RECENT assaults on NSW Police are unconscionable. They occur irrespective of gender and have no place in a civil and caring community.
My thoughts are with the sergeant from Port Stephens-Hunter Police, who while stopping a driver on Sunday, allegedly received a fractured eye socket that risks the vision in his left eye (Cop's eye socket fractured', Newcastle Herald 23/6).
There are those who walk among us who disregard authority and the rule of law. They disrespect, degrade and debase police. The Police Association of NSW reports that officers are deliberately targeted, punched, kicked, head-butted, stabbed, shot at, dragged, bitten, spat on, and injured by various weaponry, projectiles and vehicles. Police cop lacerations, fractures, tissue damage and psychological injuries.
Policing is dangerous work. The Police Honour Roll records that 272 officers have died in NSW while serving and protecting our community. In 2019, the Police Association reported that over the past five years the cost to taxpayers of treating officers injured on duty was $780 million for psychological injuries and $300 million for physical injuries. I believe the NSW government should investigate unfettered assaults on police; review its penalties, community education programs, and early intervention and support for police. It's appropriate to evaluate whether offenders should contribute toward the significant costs of treating these work-related injuries.
Black Lives Matter has put global attention on law enforcement. Australia is a multicultural and diverse society which requires a robust police force in which everyone is respected and held accountable, and policing has community ownership and support.
Dr Michael Walton, Lambton
Tough job tackles worst days
GREG Budworth and Terry Tynon (Letters, 24/6), you both described just what we get from our NSW Police Force. Definitely not the best of jobs at any time. A neighbour many years past was a police sergeant and was called to an accident where a woman had deliberately walked in front of a motor vehicle.
He arrived and quickly realised it was another neighbour of ours. It shook him to his bootstraps, but that's what happens to police officers. I volunteered at Boolaroo many years back and heard some terrible things that had happened to our Lake Macquarie police. Keep up the good work, all of you.
Wal Remington, Mount Hutton
Pollie honours miss whole tale
THE photograph of Tony Abbott and his mentor, Bronwyn Bishop, each a recipient of Queen's Birthday Honours, for their contribution to parliamentary service, has one reminiscing ('Abbott vows his public service will go on', Herald 8/6)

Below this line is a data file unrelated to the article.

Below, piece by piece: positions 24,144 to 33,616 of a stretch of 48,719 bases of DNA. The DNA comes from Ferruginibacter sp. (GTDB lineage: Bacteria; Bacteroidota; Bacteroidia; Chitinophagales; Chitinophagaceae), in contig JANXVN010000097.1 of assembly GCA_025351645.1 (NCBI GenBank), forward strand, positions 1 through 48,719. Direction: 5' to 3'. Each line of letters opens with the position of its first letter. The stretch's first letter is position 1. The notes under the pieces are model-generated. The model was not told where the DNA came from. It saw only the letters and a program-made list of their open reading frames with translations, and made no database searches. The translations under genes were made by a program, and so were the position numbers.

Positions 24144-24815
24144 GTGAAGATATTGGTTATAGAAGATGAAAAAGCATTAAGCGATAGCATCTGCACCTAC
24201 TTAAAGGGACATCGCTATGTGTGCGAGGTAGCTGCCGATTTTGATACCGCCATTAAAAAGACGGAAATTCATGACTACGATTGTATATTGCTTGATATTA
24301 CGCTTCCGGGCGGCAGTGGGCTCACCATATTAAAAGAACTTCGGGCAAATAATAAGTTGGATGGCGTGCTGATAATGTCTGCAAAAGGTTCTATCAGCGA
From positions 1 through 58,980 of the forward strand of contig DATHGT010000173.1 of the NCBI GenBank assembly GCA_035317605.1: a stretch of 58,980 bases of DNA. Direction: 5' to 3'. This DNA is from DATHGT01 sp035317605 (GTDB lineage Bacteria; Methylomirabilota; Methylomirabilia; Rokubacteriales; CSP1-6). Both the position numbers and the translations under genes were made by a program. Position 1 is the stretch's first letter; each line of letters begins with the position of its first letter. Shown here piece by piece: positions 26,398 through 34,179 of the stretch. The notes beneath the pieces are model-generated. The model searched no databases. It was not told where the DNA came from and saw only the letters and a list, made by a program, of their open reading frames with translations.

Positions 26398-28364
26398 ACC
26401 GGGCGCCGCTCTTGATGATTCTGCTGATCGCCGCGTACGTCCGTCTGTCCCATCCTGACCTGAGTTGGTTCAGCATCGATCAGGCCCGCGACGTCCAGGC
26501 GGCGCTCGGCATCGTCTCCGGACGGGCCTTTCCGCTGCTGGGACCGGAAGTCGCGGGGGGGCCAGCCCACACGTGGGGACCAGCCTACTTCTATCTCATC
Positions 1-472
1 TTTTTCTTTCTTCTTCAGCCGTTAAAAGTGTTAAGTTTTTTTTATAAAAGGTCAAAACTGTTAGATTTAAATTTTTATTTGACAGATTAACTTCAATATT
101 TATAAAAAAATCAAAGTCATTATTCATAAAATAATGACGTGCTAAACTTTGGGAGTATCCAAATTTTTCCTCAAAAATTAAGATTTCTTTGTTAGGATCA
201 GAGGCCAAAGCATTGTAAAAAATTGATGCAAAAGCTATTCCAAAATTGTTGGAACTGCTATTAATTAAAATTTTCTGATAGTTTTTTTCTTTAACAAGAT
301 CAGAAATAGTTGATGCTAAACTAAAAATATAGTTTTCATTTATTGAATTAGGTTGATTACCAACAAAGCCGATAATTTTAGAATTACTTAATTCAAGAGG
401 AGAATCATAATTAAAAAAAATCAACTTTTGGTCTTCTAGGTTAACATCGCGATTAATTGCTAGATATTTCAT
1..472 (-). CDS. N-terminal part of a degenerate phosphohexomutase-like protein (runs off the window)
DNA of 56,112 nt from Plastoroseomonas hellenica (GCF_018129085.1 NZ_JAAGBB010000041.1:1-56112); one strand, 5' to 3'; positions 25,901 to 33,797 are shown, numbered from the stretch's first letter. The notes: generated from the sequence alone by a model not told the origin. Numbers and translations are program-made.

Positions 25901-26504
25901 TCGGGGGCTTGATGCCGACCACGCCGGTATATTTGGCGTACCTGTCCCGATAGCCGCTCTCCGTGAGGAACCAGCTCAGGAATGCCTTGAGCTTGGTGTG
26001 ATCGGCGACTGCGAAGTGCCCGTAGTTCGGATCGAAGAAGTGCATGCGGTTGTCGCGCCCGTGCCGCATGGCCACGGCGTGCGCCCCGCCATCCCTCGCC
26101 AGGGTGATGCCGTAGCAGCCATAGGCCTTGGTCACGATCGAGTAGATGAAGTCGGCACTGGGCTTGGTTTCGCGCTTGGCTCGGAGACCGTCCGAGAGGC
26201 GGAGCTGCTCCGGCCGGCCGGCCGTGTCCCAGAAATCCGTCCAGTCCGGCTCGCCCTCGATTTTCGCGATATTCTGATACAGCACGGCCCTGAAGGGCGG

The length of his service is undoubted. Abbott, a 25-year veteran,is best remembered for his commitment to stopping the boats, Aboriginal affairs involvement and subsequent subsidy cuts, inaction on climate change policy, hampering marriage equality, the car industry's decline et al. Orchestrated photo shoots of his social engagements included blokey bar visits, ever present Speedo interviews, lycra clad bicycle tours and fire brigade occasions to a lesser extent. A photographer ever at hand, it seemed.
Bronwyn Bishop is well remembered for her coiffured presence, notably as speaker of the house, and her startling prejudice towards Opposition members displayed by their overwhelmingly higher number of dismissals from the House under her watch.
If awards for long service to parliamentary office are endangered, so be it. But who could overlook the Tony Abbott decree that there'd be no wrecking, no sniping and no undermining on his unseating as prime minister by Malcolm Turnbull? The 10-year anniversary of Julia Gillard taking the top job coinciding with her political nemesis joining her with an AC Queen's Birthday honour must be confounding.
Bob Allen, Hawks Nest
Reconciling past is our future
RECENT letters to the editor indicate some people have become concerned about the future of the nation and the world. I give credit to some authors who have concisely captured looming problems.
Don Owen (Letters, 17/6) demonstrates that the figures quoted by the council in their "bold sustainability targets" are questionable, which makes the vision of "promised native vegetation" awfully hard. Niko Leka (Letters 18/6) describes the absurdity and moral hole in the Australian asylum seeker policy, while Marion Bannister (Letters, 17/6) suggests we can help the nation's First Peoples suffering racism (something that seems to me to afflict anybody with dark skin) by writing to politicians to seek change. This is a project that must involve "community consultation".
Nobody can argue against that, because it is the most-used phrase I hear from First Nation Peoples and their pleas for help. The pandemic has been the saintly elephant in the room. In many areas it has catapulted nations into a more level playing field. Remember "We are all in this together"?